Politics & Law

Legislature power grab would have consequences

10 April, 2024

The pan-Blue camp is calling for increased powers for the legislature. Besides facing a constitutional challenge, its proposals, if adopted, may reduce executive efficiency and judicial oversight and ultimately prove short-sighted.


By Brian Hioe

The Kuomintang (KMT) has embraced calls for wide-sweeping changes to Taiwan’s governmental balance of powers of late, with a number of proposals advanced by the KMT legislative caucus to strengthen the powers that legislators have.


In particular, the KMT hopes for legislators to be granted the powers to summon and question government officials, members of the military, police, and legal entities. Those who refuse to comply with questioning would face fines of up to NT$300,000 for contempt of the legislature. This would also allow legislators to conduct investigations of these individuals or groups.


Why the proposal?

Since the start of the current legislation session, the first major conflict between the KMT and Democratic Progressive Party (DPP) involved the KMT calling for Premier Chen Chien-jen to the legislature for questioning over a number of food adulteration scandals that Taiwan has seen in past months. This was originally over the detection of the chemical cimbuterol in pork products from the Taiwan Sugar Corporation.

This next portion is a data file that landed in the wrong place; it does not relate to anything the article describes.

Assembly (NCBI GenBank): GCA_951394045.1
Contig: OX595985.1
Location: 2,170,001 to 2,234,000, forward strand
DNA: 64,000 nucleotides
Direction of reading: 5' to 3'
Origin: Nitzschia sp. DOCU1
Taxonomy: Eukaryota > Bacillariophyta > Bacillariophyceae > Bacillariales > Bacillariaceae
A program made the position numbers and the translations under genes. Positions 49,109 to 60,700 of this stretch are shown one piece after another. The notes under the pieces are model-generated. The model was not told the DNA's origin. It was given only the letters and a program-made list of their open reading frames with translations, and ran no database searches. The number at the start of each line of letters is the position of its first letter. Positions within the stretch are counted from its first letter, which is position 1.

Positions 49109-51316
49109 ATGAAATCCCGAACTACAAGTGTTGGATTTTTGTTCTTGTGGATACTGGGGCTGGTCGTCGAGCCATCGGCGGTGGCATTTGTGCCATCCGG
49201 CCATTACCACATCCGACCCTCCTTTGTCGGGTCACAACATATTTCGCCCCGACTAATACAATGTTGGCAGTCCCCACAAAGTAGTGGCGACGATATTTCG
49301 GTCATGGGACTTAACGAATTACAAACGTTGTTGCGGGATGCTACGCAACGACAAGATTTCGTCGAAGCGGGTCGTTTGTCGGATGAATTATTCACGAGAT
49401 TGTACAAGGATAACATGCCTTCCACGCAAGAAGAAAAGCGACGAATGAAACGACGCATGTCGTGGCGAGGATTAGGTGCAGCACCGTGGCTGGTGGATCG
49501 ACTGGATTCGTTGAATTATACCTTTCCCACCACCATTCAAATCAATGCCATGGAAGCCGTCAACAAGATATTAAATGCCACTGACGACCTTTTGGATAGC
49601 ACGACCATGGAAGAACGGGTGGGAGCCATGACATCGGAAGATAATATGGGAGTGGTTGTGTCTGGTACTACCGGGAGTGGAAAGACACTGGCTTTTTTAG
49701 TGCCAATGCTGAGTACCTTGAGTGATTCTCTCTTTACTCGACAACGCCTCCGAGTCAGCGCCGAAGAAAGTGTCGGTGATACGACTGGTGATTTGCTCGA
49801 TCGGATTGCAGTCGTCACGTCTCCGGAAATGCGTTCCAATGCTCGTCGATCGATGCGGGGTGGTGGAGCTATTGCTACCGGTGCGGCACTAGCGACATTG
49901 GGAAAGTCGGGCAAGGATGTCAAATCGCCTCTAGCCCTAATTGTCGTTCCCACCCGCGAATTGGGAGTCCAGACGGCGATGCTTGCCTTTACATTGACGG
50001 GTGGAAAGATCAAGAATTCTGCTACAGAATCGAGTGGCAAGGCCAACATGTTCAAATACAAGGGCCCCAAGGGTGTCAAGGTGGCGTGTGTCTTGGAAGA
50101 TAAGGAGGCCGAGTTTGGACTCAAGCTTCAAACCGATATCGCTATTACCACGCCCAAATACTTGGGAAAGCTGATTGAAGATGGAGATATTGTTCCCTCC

When Chen did eventually make this report, this only took place after a period of back-and-forth between the KMT and DPP about whether he would appear. The KMT then boycotted Chen’s appearance at the legislature.


Likewise, during a subsequent question-and-answer session in March, DPP legislators criticized KMT Legislative Yuan president Han Kuo-yu for cutting short the time that would have been given to DPP legislators to question Chen. Indeed, the DPP was likely aiming to try and undercut the KMT’s claims to be pursuing transparent governance in calling for Chen’s questioning, in suggesting that the KMT had no interest in allowing the DPP to question a politician of their own political camp.


The KMT likely hoped to make the legislative interrogation of Chen into a major public scandal that it could leverage on, especially in light of how issues of food safety have long been sensitive for the Taiwanese public. This may be what the KMT hopes to accomplish through powers to summon government officials from the Tsai administration and the incoming Lai administration for questioning. This would be in the hopes of making such questioning into political theatre that the KMT could leverage on.


Calls by the KMT to revive the Special Investigation Division

The KMT’s recent proposals aimed at expanding legislative power–of which there have been seventeen to date–come out of a number of preceding moves by the party. Indeed, in the past months since the start of the legislative session, the KMT has also called for reviving the Special Investigative Division (SID) of the Ministry of Justice.